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Korea, before 1950





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Korea, before 1950

Until August 15th, 1945, the independence day, Korea goes through the phase of Japanese rule, begining from August 29th, 1910. The imperial ambition of Japanese Empire over Manchuria and Korea provides the major cause of Russo-Japanese War, which the Russian Empire had to request a peace treaty for their utter defeat. The treaty was called the Treaty of Portsmouth and it was signed in September 5th, 1905, with the presence of representatives of United States, Russia, and Japan.[1] During the Portsmouth Conference, Russian delegation had to accept Japan’s colonial domination over Korean Peninsula,[2] and Japan manages to gain the solitary control over Korea.

Despite numerous objections to Japan from Korea, the Japan-Korea Annexation Treaty was signed in 1910, and Korea becomes a colony of Japan.[3] Japanese Empire claimed that they are establishing economic progress for the Koreans under their regime. However, what Japan had actually done was, they “stuck a knife in old Korea and twisted it, and that wound has gnawed at the Korean national identity ever since.”[4]

As the Second World War began on the year of 1939, colonized Korea became a part of the Empire of Japan along with Taiwan, and Japanese used Korea’s food and livestock to maintain the war. As the war progressed, the power of Japanese Empire began to descend and the leaders of the United States, USSR, Republic of China, and United Kingdom held a conference in Cairo on November 1943, to address their decision against Japan. The Cairo Declaration stated the foreign powers’ intention of using military force against Japan until the Japanese army’s surrender, and while doing so they have also declared, “in due course, Korea shall become independent.”[5] When Japan continued their offensive posture, the United States dropped atomic bombs on Hiroshima and Nagasaki in 1945. Couple of days after the first bomb, USSR declared war on Japan and led the Red Army to the northern Korea and Manchuria.[6] To this, the US responded by directing a demilitarization line - the 38th parallel - on the peninsula with the agreement of USSR, as they thought it was essential to have an arrangement on the occupation zone of Korea.[7]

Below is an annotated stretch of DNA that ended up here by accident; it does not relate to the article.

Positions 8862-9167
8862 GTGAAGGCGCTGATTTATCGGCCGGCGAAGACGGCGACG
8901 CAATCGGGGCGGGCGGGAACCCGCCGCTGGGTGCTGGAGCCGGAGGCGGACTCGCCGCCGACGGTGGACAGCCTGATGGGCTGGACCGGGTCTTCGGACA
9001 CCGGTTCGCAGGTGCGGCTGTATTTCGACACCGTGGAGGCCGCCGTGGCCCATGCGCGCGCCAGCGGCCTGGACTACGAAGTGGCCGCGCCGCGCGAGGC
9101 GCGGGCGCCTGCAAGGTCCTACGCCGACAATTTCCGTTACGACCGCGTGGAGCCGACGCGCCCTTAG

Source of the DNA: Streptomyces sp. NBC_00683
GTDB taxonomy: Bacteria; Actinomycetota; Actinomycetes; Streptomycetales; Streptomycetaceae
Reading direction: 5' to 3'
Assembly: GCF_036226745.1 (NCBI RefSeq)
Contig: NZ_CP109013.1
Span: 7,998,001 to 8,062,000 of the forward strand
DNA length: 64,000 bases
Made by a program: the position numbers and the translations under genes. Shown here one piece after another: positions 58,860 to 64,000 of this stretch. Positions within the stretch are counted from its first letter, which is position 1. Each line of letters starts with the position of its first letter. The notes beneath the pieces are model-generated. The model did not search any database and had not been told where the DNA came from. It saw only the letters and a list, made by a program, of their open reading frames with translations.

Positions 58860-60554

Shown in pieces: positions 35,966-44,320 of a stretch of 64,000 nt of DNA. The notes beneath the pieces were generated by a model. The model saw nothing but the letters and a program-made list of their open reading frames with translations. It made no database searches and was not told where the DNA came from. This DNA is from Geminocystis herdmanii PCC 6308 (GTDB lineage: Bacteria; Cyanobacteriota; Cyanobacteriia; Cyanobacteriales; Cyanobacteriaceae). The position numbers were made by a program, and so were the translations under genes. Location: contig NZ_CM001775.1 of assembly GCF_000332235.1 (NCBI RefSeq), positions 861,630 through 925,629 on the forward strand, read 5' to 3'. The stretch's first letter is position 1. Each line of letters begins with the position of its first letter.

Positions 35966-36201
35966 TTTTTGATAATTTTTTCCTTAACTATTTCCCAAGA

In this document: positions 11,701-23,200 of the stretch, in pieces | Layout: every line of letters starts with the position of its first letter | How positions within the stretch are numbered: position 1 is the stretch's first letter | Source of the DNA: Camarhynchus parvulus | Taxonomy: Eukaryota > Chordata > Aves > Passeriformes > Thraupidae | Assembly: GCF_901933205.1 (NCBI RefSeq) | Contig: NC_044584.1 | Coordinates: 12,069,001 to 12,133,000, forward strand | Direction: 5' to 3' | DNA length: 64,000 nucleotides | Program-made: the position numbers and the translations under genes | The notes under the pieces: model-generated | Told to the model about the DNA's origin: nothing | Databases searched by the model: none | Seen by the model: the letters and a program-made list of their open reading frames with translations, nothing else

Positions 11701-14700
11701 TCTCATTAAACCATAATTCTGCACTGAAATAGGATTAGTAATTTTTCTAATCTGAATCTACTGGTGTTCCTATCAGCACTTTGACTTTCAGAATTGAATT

As a consequent of Japanese surrender and the closing of World War Two, Korean nationalists who gathered with common hatred of Japan sought their way to establish an independent government of Korea.[8] The two most prominent leaders during this era were Kim Il-Sung and Syng-Man Rhee. Kim Il-Sung was a soldier in the Soviet army during a fight near the Manchurian border. When he returned to Korea he became a core of the northern Korea’s high command, and ultimately was appointed as the chairman of government of North Korea by the USSR.[9] Unlike Kim, Syng-Man Rhee studied in the United States, obtaining B.A. degrees from George Washington and Harvard University, and Ph.D. from Princeton. He returned to Korean in 1910 and represented the democratic council, presenting contradicting opinions from Kim for the Korean leadership. He desired to make Korea a nation free from any intervention of USSR or United States. The emergence of two opposing leaders in Korean Peninsula become the start of the civil war and a cause for the origins of the Korean War. The division of a Korean nation that began in 1945 ultimately becomes a stalemate and the split still continues today.



Connaughton, p. 272; "Text of Treaty; Signed by the Emperor of Japan and Czar of Russia," New York Times. October 17, 1905.

P.512; The tide at sunrise: a history of the Russo-Japanese War, 1904-1905, by Denis Ashton Warner, Peggy Warner, Routledge, 2002


Bruce Cumings, Korea’s Place in the Sun: A Modern History (New York: Norton, 1997), p140

"Cairo Communique, December 1, 1943". Japan National Diet Library. December 1, 1943

R. Whelan Drawing the Line: the Korean War 1950–53; London (1990) p. 22.

Lee, Kenneth B. Korea and East Asia: The Story of a Phoenix, (London: Praeger Publishers, 1997), 183-4

Richard Peters and Xiaobing Li, Voices from the Korean War: Personal Stories of American, Korean, and Chinese Soldiers, University Press of Kentucky, 2005, p.3

Richard Peters and Xiaobing Li, Voices from the Korean War: Personal Stories of American, Korean, and Chinese Soldiers, University Press of Kentucky, 2005, p.4

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